- 7 Things To Think About When Planning A Garden
- How To Successfully Plant Shrubs In The Garden
- How To Successfully Plant Perennials
- Roses We Love for Container Gardening
- How To Prepare and Plant A Flower Bed
- How to Feed Camellias With Great Success
- Clean And Sharpen Your Pruning Tools
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I’m a life-long gardener who still to this day gets giddy at the thought of a trip to one of the local nurseries. Yes, I actually studied landscape and environmental horticulture and the practical experience I have garnered through the years has served me well. Childhood memories of chicken manure “tea” still float through my olfactory senses to this day. I have always been an organic gardener and always will be. From the Earth … To the Earth. I was born and raised in rural, bucolic Litchfield County, Connecticut and now joyfully live a few blocks from the ocean in beautiful Santa Barbara, California.
Great website. I am definitely going to try your suggestions for my withered Camelia and my roses as well. I have been fertilizing but I think I will get better results with your methods. I live in Vallejo and the soil in my yard tends to be alkaline. Hopefully these techniques will help overcome the limitations of my soil.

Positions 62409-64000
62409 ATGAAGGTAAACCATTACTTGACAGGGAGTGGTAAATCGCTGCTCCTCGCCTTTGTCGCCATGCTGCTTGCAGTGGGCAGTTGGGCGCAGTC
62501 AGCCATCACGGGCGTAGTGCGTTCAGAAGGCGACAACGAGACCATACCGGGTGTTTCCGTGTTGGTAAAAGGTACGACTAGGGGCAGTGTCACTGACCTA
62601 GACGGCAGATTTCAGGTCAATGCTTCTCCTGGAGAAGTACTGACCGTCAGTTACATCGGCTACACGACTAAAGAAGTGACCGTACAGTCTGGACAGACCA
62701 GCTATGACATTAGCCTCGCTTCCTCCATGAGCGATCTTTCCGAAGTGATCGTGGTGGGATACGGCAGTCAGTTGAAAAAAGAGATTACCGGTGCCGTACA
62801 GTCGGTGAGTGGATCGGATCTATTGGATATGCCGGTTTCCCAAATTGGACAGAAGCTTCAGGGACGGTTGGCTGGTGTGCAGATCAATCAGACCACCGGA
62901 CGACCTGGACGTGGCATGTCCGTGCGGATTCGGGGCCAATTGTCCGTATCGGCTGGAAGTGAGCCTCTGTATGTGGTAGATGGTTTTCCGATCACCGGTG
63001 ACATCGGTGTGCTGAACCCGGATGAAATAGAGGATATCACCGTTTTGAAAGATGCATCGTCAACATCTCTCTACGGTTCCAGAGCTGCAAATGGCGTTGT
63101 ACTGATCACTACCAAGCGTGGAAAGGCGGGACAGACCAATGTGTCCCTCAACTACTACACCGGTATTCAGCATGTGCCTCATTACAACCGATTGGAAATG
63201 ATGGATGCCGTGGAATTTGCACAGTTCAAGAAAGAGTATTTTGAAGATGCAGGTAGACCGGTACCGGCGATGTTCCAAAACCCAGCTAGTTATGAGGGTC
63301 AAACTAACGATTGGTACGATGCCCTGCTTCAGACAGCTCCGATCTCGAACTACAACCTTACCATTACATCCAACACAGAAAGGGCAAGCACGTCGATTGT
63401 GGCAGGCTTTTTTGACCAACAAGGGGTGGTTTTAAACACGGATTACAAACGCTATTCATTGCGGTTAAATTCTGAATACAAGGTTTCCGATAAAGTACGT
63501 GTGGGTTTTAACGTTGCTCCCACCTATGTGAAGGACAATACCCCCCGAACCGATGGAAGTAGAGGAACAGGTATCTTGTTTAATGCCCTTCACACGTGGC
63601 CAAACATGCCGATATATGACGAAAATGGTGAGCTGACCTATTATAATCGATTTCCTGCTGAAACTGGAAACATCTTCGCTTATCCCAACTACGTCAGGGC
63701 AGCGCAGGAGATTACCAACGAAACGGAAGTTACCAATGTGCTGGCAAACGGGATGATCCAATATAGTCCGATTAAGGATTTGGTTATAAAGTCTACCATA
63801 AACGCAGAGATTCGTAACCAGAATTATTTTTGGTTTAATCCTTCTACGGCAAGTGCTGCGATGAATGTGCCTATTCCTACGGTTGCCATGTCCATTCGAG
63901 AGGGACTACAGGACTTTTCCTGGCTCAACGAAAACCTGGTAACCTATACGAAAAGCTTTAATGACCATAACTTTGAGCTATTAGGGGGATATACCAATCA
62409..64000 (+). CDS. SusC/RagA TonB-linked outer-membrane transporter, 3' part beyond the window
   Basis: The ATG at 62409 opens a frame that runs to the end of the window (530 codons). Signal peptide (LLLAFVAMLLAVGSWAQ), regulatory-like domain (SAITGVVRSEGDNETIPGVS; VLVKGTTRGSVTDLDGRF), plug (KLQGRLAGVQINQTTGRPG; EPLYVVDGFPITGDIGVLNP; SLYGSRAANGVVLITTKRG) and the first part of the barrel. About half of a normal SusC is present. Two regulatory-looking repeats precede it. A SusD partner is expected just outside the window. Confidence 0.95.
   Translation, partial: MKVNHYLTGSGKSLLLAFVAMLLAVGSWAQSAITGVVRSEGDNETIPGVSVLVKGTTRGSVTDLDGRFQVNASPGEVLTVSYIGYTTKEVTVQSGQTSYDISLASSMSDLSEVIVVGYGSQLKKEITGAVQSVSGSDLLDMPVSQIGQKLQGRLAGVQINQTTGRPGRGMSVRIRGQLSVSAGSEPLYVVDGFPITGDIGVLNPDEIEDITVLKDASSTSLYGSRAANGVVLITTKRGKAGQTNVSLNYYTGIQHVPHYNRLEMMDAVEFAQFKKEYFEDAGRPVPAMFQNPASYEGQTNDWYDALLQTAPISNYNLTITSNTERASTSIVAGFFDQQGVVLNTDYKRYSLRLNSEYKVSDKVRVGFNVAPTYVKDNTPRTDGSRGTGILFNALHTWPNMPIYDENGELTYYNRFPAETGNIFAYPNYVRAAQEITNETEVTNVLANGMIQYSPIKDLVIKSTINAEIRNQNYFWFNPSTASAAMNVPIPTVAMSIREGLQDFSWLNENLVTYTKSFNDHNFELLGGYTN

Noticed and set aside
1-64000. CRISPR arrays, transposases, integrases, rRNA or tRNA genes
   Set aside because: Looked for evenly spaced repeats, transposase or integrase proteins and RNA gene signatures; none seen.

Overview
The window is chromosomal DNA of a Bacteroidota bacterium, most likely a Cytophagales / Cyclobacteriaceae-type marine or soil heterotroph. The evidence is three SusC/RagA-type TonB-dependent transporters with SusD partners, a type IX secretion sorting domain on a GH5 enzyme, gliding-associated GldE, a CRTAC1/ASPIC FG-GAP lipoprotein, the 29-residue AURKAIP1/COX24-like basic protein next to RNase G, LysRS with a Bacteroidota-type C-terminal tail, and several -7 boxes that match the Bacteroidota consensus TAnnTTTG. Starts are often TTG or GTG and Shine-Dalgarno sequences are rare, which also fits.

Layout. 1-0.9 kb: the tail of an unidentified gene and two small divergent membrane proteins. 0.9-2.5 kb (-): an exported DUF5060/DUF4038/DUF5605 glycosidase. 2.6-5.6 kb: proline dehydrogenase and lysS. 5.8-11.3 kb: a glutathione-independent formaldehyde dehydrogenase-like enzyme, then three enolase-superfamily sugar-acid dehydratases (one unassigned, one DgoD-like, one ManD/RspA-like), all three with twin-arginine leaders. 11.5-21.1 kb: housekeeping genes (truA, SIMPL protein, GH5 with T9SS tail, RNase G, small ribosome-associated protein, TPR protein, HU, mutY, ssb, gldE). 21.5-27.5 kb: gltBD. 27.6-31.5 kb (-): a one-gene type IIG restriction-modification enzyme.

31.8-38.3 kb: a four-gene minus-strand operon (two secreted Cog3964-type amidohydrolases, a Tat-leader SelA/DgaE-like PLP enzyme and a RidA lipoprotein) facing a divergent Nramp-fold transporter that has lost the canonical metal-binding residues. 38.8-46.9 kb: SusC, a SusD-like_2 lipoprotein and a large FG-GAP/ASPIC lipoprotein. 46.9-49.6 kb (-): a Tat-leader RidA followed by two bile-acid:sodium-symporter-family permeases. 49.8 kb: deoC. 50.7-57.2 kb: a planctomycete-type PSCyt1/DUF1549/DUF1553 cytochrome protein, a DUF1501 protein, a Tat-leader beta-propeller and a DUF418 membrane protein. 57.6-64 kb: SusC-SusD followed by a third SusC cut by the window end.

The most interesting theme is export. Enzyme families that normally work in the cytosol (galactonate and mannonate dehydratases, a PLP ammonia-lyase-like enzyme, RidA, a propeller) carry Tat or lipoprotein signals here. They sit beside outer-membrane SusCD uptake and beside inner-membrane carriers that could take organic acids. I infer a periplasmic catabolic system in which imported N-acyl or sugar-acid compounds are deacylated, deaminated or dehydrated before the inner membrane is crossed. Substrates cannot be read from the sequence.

Hi James – I’m familiar with Vallejo because I lived in SF for 20 years. Camellias you feed differently. Here’s info on that for you: https://www.joyusgarden.com/feeding-camellias/ Nell
Hi, I live in delhi India …I find your website very informative and so easy to read.
Its also easier to follow ,as we have almost similar temperatures,though delhi is hotter in summer and humid in monsoons.
Nell Foster says
Thank you, Sudha. I’m glad you found the information to be helpful. Nell